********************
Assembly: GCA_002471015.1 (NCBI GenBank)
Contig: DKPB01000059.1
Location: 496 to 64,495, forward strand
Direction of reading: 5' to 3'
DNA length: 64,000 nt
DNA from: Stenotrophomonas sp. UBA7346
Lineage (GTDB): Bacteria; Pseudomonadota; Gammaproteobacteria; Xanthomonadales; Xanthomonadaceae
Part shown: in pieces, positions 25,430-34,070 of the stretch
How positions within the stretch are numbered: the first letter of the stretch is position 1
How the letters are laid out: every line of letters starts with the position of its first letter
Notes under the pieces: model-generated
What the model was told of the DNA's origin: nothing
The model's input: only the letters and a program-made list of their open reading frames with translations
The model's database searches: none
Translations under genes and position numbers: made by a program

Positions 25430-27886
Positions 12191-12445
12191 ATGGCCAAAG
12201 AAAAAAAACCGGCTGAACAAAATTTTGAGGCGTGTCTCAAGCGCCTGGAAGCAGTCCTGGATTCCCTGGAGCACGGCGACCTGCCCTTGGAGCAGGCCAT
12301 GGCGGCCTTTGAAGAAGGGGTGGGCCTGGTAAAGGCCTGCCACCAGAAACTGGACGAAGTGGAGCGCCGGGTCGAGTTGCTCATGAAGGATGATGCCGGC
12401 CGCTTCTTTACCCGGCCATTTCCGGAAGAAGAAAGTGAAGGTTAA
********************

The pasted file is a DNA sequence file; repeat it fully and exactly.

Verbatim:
Assembly: GCA_002471015.1 (NCBI GenBank)
Contig: DKPB01000059.1
Location: 496 to 64,495, forward strand
Direction of reading: 5' to 3'
DNA length: 64,000 nt
DNA from: Stenotrophomonas sp. UBA7346
Lineage (GTDB): Bacteria; Pseudomonadota; Gammaproteobacteria; Xanthomonadales; Xanthomonadaceae
Part shown: in pieces, positions 25,430-34,070 of the stretch
How positions within the stretch are numbered: the first letter of the stretch is position 1
How the letters are laid out: every line of letters starts with the position of its first letter
Notes under the pieces: model-generated
What the model was told of the DNA's origin: nothing
The model's input: only the letters and a program-made list of their open reading frames with translations
The model's database searches: none
Translations under genes and position numbers: made by a program

Positions 25430-27886
Positions 12191-12445
12191 ATGGCCAAAG
12201 AAAAAAAACCGGCTGAACAAAATTTTGAGGCGTGTCTCAAGCGCCTGGAAGCAGTCCTGGATTCCCTGGAGCACGGCGACCTGCCCTTGGAGCAGGCCAT
12301 GGCGGCCTTTGAAGAAGGGGTGGGCCTGGTAAAGGCCTGCCACCAGAAACTGGACGAAGTGGAGCGCCGGGTCGAGTTGCTCATGAAGGATGATGCCGGC
12401 CGCTTCTTTACCCGGCCATTTCCGGAAGAAGAAAGTGAAGGTTAA